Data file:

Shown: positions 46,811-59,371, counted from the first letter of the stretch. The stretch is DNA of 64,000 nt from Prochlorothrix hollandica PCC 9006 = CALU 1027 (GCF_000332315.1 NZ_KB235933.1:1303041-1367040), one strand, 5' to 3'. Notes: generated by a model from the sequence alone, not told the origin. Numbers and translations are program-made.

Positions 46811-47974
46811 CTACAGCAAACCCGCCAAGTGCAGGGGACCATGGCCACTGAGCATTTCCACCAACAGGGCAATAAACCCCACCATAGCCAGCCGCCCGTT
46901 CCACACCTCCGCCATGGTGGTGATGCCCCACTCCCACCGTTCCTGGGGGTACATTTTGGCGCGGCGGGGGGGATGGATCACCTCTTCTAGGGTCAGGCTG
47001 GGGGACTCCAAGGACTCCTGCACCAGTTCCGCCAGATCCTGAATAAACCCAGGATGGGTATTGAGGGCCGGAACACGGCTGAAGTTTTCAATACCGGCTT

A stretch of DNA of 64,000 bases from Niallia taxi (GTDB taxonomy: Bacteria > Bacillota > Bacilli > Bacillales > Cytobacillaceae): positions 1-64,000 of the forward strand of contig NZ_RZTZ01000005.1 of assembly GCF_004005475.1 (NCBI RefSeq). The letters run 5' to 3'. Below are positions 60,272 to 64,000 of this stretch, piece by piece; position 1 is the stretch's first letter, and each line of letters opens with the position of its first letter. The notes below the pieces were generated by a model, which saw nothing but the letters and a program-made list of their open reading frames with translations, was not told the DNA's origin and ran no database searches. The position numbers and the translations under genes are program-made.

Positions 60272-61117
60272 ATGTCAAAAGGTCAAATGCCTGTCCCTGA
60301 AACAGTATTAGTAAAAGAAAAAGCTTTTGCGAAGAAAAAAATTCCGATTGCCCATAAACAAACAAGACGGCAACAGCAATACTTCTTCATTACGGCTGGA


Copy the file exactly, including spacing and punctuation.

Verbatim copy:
Shown: positions 46,811-59,371, counted from the first letter of the stretch. The stretch is DNA of 64,000 nt from Prochlorothrix hollandica PCC 9006 = CALU 1027 (GCF_000332315.1 NZ_KB235933.1:1303041-1367040), one strand, 5' to 3'. Notes: generated by a model from the sequence alone, not told the origin. Numbers and translations are program-made.

Positions 46811-47974
46811 CTACAGCAAACCCGCCAAGTGCAGGGGACCATGGCCACTGAGCATTTCCACCAACAGGGCAATAAACCCCACCATAGCCAGCCGCCCGTT
46901 CCACACCTCCGCCATGGTGGTGATGCCCCACTCCCACCGTTCCTGGGGGTACATTTTGGCGCGGCGGGGGGGATGGATCACCTCTTCTAGGGTCAGGCTG
47001 GGGGACTCCAAGGACTCCTGCACCAGTTCCGCCAGATCCTGAATAAACCCAGGATGGGTATTGAGGGCCGGAACACGGCTGAAGTTTTCAATACCGGCTT

A stretch of DNA of 64,000 bases from Niallia taxi (GTDB taxonomy: Bacteria > Bacillota > Bacilli > Bacillales > Cytobacillaceae): positions 1-64,000 of the forward strand of contig NZ_RZTZ01000005.1 of assembly GCF_004005475.1 (NCBI RefSeq). The letters run 5' to 3'. Below are positions 60,272 to 64,000 of this stretch, piece by piece; position 1 is the stretch's first letter, and each line of letters opens with the position of its first letter. The notes below the pieces were generated by a model, which saw nothing but the letters and a program-made list of their open reading frames with translations, was not told the DNA's origin and ran no database searches. The position numbers and the translations under genes are program-made.

Positions 60272-61117
60272 ATGTCAAAAGGTCAAATGCCTGTCCCTGA
60301 AACAGTATTAGTAAAAGAAAAAGCTTTTGCGAAGAAAAAAATTCCGATTGCCCATAAACAAACAAGACGGCAACAGCAATACTTCTTCATTACGGCTGGA